Monday, June 24, 2013

Pay the Piper

Syracuse 70.3 has come and gone. Five months ago registering had relit the spark for my enthusiasm to work out and train for a race.  I shook things up a bit with a new coach, albeit again with a small team, more intensity and willingness to let the workout bring the pain.  I had high hopes for today and did what I could to work toward that goal. Given the timing, a new PR would have been a birthday present to myself.

It's been another four and a half months of craziness, juggling training with health, family time, QT with TT, seeking real estate in a market with low inventory, work, and fun.  Once again it has been a struggle to get everything done. One thing I have learned, life never stops throwing me curveballs, I just have to stay on my toes fielding them.  Add to that a handful of health crises-cancer scare that took seven moths to rule out, parasite, hundred day cough, pulled gluteus medius, adenovirus and strep throat in a one-two punch two weeks before race day.
It's enough to make getting out of bed an achievement, which of course is not enough for me.  I missed a bit of training which made me a bit nervous but figured muscle memory from last year would kick in.

Leading up to race day, I have not felt my best. Even though I managed to hold off stomach issues while bedridden, they have lingered and popped up at the worst moments. Plus, I have felt really tired.  My weight fluctuated a bit, first it dropped (yes!) then felt like it came back. The lymph node near my jaw has not fully subsided either, but I shrugged it off.  Part of me wanted to drop this down to a relay with a friend biking, but the part of me that wants to push and get out of my comfort zone to conquer the bike won. I stuck with pre-race water glugging and cut out alcohol and caffeine for the week prior, doing my best to eat well too.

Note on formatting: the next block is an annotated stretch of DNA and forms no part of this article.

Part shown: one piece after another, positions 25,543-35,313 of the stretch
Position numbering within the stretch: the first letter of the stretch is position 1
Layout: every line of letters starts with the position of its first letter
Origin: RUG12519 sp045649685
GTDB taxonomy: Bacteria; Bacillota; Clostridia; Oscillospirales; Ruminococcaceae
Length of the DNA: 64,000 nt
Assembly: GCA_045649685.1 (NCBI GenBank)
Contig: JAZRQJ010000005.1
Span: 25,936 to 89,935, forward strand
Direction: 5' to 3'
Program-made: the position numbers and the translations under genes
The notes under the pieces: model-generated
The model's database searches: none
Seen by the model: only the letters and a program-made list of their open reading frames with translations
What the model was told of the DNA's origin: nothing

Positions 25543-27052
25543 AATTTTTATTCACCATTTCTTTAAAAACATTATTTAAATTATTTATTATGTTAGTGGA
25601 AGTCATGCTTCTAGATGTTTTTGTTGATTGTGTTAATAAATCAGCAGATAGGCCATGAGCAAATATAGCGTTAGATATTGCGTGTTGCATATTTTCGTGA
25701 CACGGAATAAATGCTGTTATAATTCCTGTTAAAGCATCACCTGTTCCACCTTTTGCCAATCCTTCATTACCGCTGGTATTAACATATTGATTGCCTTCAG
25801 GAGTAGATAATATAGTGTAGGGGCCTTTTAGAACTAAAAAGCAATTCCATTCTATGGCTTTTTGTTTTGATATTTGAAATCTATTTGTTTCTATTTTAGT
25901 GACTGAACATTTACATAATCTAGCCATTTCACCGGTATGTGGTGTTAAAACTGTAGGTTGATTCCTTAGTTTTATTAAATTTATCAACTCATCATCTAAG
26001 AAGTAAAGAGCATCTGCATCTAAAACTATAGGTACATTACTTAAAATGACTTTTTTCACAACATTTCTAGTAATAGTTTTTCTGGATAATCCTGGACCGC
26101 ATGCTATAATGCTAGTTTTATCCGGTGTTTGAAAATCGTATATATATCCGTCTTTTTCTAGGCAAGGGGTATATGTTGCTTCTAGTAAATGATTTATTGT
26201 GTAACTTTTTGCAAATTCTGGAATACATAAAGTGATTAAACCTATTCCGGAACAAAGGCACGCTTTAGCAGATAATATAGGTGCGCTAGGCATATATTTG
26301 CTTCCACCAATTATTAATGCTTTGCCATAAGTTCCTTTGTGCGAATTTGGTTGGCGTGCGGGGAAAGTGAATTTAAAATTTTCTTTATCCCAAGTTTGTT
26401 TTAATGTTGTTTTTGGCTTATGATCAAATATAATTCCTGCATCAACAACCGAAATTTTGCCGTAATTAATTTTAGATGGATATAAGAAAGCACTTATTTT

Left later than expected and hit traffic almost the whole drive up to Cuse. Lesson learned- take the day off. The next day we took it easy in the morning and went to expo in the afternoon. The beach closed for swimming and all the medium size t-shirts were out. Why they don't order based on responses is beyond me -how many XL triathletes and runners do you know? Lesson learned- go to expo early, rest later.  Then anxiety hits on my mini-ride-argh! Pep talk with my coach takes me down. Wegman's for dinner and driving the course made it better.

Race day is here!!! I'm packed and ready. The walk to transition from parking is a good 10 minutes. The bike check tells us all floor pumps have to go back to the car, ugh!!! Ok no biggee. Take it back and put my wetsuit on outside of transition. Then my favorite pair of goggles break after transition was scheduled to close. Nooooo! Luckily I had a spare (learned from last weekend). Crisis averted. Take a gel and get to the water.